Sun Ho in China Wine 2Sun Ho’s navel-baring outfit in the 2007 music video China Wine

The mega-production of song and dance of City Harvest’s “prosperity gospel”, as it is known, is feasible because of the religious organisation’s wealth. In a Reuters report in March last year, City Harvest, founded by Kong Hee and Ms Ho in 1989, was branded as “one of Asia’s most profitable churches”. How does (or should) a place of worship become profitable, it’s hard to say, but the financial pile may, perhaps, explain why the charge against Kong Hee and church officials involved S$50 million of church fund, most of the sum likely from tithes, a monetary obligation offered by members in support of their church. On City Harvest Chruch’s website, you will find the declaration, “We believe our giving is a form of worship.”

To propel Ho Yeow Sun into the international pop market, City Harvest established the Crossover Project in 2005. According to the court, S$24 million of church money was used to support the Crossover Project. It was a platform on which Ms Ho would morph into a pop star. Through her radio-friendly music, the church was to broaden the reach of their interpretation of the Scriptures to the secular world. Whether their mission was accomplished, perhaps only the church knows. But when you preface a song (Mr Bill) with 这狐狸精是谁 (Who is this bitch?) and wonders if you should “kill Bill” and “send him to the cemetery rock”, it’s hard to imagine anyone wanting you to spread any Holy word.

The transformation was rather rapid. Before her English-language releases, Ms Ho moved to Taiwan, and recorded mostly in Mandarin. In early tracks, she sang like an older songstress trying to sound young. And she dressed, at least in her music video, like the genteel, fashion-unaware, flower of the schoolyard every Poly grad would love to date. In the music video of her earliest hit, 2003’s Lonely Travel ( 孤单旅行), a song that vaguely recalls Rene Liu’s Later (后来), she was styled to look like a kindergarten school teacher, pining for a lost love.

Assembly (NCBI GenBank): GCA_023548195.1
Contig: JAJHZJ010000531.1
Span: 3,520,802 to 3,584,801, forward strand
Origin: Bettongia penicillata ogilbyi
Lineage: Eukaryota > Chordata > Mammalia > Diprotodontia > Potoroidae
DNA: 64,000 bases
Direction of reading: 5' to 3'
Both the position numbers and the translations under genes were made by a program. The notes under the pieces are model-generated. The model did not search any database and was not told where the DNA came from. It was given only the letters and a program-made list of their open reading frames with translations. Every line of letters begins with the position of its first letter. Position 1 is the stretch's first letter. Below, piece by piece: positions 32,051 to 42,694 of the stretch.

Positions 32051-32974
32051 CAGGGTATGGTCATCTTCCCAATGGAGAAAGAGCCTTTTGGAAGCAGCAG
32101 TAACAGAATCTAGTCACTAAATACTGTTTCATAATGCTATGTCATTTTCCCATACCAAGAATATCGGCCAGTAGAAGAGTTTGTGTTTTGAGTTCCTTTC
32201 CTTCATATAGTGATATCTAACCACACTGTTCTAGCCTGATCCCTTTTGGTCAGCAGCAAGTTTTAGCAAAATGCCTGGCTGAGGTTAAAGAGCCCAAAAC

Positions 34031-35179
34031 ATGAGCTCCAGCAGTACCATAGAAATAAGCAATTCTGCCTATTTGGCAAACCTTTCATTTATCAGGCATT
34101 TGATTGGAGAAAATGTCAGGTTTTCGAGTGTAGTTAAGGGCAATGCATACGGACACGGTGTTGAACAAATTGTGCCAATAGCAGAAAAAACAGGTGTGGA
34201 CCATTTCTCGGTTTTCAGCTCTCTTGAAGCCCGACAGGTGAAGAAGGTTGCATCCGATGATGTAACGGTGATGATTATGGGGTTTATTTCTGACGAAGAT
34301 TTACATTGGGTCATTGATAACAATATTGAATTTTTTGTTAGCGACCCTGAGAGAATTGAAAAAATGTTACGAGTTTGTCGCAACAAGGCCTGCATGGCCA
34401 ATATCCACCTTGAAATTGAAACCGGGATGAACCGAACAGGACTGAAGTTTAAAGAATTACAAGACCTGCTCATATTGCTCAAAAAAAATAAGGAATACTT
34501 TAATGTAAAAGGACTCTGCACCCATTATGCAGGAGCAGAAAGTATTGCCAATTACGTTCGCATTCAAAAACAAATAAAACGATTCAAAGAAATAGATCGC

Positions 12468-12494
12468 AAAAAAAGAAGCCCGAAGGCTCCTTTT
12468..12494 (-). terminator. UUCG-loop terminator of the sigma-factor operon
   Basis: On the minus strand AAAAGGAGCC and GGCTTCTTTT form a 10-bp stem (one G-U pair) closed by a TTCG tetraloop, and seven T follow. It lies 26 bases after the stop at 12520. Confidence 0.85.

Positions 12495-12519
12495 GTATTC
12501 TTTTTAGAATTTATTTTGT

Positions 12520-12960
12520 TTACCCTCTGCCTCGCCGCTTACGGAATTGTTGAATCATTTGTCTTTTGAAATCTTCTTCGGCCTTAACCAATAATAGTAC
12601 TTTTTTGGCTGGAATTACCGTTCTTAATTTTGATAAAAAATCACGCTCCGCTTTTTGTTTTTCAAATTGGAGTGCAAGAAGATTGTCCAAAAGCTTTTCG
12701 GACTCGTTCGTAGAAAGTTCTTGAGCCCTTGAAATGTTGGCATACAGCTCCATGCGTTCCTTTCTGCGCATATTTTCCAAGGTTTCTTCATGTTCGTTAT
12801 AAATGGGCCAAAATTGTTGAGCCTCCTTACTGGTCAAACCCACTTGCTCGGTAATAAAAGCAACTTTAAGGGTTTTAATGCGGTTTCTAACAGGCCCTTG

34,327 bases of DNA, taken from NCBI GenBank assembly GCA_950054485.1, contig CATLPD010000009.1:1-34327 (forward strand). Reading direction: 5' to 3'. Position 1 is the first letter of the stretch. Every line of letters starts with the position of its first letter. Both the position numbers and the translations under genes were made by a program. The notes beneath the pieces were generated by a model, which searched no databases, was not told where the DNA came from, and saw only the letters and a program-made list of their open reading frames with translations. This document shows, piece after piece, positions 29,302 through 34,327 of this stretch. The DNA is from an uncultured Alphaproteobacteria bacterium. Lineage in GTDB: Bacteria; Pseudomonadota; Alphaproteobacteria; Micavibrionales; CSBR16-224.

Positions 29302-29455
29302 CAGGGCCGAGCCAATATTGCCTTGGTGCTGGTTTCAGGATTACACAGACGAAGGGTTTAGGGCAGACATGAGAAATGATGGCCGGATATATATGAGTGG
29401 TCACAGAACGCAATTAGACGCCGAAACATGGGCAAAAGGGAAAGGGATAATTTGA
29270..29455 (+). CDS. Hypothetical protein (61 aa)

Sun Ho makeupThe heavy, tacky makeup Sun Ho wore in the Mr Bill music video

Fast forward to the 2007’s China Wine, a song sung mostly by rapper and Fugees co-founder Wyclef Jean, while Sun Ho was more chorus girl lost in a sea of black voices. She, too, was classic hua ping—decorative vase to Mr Jean’s booming machismo—in Oriental styles that catered to Western men’s take on Eastern exotica. Two years later, when the album Cause a Ruckus was released, Ms Ho “woke up feeling like a millionaire”, as sung in Fancy Free. That’s not really hard if you were living in a Hollywood Hills house, and not an exaggeration when your new “international” album was executive-produced by Wyclef Jean.

Although the China Wine video peaked at number 30 in YouTube’s list of Top Faves (Entertainment) in August 2007, it would never achieve the nearly 2.5 billion views of another Asian singer: Psy, who hit YouTube jackpot with the wildly catchy Gangnam Style. However, China Wine did gained traction in social media. Ms Ho’s costumes were looked at in disbelief: do pastors wear almost no clothes? Can City Harvest Church-goers still sing hymns with gusto while thinking of Ms Ho’s avatar rocking in panties? What, indeed, was she evangelising or was she just gyrating for the Almighty?